Health Reform Positions And Personalities: Pelosi, Nelson, Grassley, Harkin, Snowe And McCaskill
News outlets report on some of the major players in the health care debate, including House Speaker Nancy Pelosi, D-Calif., Sen. Ben Nelson, D-Neb., Iowa Sens. Charles Grassley and Tom Harkin, Sen. Olympia Snowe, R-Maine, and Sen. Claire McCaskill, D-Mo.
Politico: Pelosi "now faces perhaps the most defining moment of her career. ... Pelosi must shoulder the main burden of salvaging President Barack Obama's health care reform deal, even as she copes with an uprising among Democratic incumbents terrified by the far-reaching implications of the party's Massachusetts meltdown. If she manages to thread this legislative needle and pass a real health reform bill, the San Francisco Democrat would most likely go down as one the most powerful speakers in history. If she fails, she could be relegated to the crowded ranks of liberals who have aimed high and fallen flat" (Thrush, 1/21).
Lincoln Journal Star: "Massachusetts voters sent a message that needs to be heeded by both political parties, Sen. Ben Nelson said Wednesday. People are frustrated with the lack of bipartisanship in Washington, which has led to a dysfunctional government that's 'not working together for them,' Nelson said. Democrats need to make 'a renewed effort to work across the political aisle,' Nelson said, but Republicans also have 'a responsibility to engage.' Tuesday's election of Republican Scott Brown ... does not end the need for health care reform, Nelson said" (Walton, 1/20).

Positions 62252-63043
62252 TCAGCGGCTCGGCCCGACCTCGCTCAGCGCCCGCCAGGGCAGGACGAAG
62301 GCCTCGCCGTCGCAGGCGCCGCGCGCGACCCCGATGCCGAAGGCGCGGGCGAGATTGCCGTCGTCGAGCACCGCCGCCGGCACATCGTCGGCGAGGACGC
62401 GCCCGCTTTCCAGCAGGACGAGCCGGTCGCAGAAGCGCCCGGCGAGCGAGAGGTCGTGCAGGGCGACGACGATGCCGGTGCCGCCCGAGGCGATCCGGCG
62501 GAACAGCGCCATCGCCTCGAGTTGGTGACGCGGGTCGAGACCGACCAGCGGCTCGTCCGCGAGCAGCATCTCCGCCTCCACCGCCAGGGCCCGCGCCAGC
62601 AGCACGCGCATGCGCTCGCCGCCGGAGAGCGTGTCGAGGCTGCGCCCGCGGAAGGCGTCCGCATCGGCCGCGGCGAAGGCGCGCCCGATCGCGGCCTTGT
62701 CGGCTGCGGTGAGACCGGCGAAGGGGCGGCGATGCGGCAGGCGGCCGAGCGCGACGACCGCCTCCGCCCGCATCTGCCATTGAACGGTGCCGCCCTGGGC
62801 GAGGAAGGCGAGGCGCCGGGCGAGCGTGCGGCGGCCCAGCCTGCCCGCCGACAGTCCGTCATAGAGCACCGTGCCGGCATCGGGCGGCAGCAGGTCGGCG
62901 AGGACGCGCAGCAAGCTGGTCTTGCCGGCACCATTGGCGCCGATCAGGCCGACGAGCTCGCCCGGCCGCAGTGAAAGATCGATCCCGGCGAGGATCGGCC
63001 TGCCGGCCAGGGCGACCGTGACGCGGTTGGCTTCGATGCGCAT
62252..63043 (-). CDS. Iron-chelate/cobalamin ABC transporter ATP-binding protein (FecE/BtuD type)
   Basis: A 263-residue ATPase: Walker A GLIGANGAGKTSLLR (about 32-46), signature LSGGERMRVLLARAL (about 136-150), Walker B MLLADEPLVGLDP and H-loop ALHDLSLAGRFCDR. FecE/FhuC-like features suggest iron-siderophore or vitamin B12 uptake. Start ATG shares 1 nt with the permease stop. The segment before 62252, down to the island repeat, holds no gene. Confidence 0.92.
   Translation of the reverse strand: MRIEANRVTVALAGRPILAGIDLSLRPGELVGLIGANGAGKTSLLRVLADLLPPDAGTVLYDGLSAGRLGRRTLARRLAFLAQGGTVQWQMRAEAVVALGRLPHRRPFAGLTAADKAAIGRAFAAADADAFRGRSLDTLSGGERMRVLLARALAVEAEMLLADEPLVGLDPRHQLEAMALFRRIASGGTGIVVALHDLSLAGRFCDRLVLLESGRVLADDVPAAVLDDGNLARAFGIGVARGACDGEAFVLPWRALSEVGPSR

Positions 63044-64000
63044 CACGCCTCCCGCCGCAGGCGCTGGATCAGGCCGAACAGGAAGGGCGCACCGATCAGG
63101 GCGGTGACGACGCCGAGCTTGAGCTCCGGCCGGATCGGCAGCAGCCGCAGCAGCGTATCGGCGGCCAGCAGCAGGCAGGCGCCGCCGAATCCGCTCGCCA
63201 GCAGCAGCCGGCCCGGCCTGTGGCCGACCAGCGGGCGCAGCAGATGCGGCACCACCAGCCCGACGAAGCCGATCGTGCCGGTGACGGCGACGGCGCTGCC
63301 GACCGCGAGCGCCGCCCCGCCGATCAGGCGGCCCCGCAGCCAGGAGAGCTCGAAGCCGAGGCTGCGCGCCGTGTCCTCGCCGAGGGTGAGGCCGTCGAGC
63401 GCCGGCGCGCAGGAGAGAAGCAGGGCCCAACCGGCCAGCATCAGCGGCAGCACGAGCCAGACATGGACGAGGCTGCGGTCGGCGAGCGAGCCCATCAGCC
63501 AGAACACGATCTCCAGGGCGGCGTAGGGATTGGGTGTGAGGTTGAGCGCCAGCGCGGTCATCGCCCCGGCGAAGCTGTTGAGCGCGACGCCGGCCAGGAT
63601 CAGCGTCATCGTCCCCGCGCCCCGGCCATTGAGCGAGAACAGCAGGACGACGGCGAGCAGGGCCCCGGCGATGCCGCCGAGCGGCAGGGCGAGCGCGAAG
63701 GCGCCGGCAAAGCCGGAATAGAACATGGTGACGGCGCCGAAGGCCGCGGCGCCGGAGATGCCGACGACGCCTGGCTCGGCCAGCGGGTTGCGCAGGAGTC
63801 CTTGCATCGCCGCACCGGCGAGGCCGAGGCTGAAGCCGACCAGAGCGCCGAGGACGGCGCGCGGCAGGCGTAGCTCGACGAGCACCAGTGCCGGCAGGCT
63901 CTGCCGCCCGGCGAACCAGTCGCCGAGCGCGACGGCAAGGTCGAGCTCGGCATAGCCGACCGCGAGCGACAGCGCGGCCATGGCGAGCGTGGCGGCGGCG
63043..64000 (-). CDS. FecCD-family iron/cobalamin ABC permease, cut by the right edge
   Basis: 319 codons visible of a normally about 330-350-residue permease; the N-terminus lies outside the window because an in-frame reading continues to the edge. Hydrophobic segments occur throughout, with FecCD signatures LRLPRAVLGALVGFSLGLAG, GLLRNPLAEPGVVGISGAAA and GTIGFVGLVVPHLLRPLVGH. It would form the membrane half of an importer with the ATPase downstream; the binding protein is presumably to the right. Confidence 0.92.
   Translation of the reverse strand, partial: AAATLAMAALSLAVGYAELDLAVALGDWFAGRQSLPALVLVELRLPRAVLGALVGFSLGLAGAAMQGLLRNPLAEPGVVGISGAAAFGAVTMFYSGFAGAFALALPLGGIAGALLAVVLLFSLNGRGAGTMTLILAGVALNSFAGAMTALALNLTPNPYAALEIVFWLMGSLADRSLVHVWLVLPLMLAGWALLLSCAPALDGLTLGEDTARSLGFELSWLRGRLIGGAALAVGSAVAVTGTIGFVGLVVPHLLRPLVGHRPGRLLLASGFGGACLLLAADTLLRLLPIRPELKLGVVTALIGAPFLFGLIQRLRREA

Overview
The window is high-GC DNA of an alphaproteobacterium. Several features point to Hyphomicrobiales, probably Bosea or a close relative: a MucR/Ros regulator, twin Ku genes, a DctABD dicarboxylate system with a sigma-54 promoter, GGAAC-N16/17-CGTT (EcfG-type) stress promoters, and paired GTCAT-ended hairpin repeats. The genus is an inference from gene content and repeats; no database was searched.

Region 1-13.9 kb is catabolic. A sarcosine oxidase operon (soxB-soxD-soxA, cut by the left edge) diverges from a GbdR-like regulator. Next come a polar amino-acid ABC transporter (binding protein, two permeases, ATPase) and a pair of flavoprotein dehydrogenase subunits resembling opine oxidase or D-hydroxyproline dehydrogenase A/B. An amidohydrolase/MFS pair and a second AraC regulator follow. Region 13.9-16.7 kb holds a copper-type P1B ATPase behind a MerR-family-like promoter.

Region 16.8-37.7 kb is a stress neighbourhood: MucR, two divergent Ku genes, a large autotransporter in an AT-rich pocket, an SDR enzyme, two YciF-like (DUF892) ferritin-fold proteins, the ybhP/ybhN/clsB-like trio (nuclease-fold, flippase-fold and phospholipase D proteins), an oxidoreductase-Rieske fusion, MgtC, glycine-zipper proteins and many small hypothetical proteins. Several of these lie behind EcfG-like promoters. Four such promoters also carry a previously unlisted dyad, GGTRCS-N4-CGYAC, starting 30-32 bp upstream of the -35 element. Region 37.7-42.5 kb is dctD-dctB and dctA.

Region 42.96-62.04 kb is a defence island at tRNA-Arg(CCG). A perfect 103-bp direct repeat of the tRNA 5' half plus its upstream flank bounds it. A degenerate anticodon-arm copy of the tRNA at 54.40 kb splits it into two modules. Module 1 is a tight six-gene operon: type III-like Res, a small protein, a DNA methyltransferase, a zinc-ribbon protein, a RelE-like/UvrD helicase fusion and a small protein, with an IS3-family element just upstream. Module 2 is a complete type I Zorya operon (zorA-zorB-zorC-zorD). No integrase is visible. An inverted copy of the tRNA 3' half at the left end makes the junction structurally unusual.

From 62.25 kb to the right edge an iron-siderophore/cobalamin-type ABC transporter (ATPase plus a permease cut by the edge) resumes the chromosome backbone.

Des Moines Register: "Iowa Sens. Charles Grassley and Tom Harkin agree Democrats in Congress should step back and regroup before proceeding with health care legislation. But each senator says the other's party will determine how collaborative the way forward on the thorny issue will be. In a Des Moines Register interview, Harkin urged his party: 'Don't panic.' Instead, he said, Democrats should continue pursuing a broad expansion of health care availability. Grassley, a senior Republican, said the Democrats' loss Tuesday means that they must reach out to Republicans or risk losing their chance at passing any health care measure" (Beaumont, 1/21).
Politico in a separate story: Snowe "once spurned, seems less than enthusiastic about renewing the relationship" with Senate Majority Leader Harry Reid. "She said Wednesday that she has no intention of being No. 60 just for the sake of being No. 60 and that a Democratic strategy of trying to pick off a Republican or two to overcome GOP filibusters would lead to 'marginalizing and miniaturizing of the process here in the United States Senate'" (Raju and Cogan, 1/21).
Capitol News Connection reports that Sen. Claire McCaskill, D- Mo., talked about "the possibility of scaling back to a 'smaller' version, McCaskill explains why that's a challenge unto itself: 'I heard somebody say this morning, we'll just do preexisting conditions. Well, you can't do preexisting conditions unless you do a mandate and you can't do a mandate if you can't make insurance affordable. It's just all inter-related'" (Johnson, 1/21).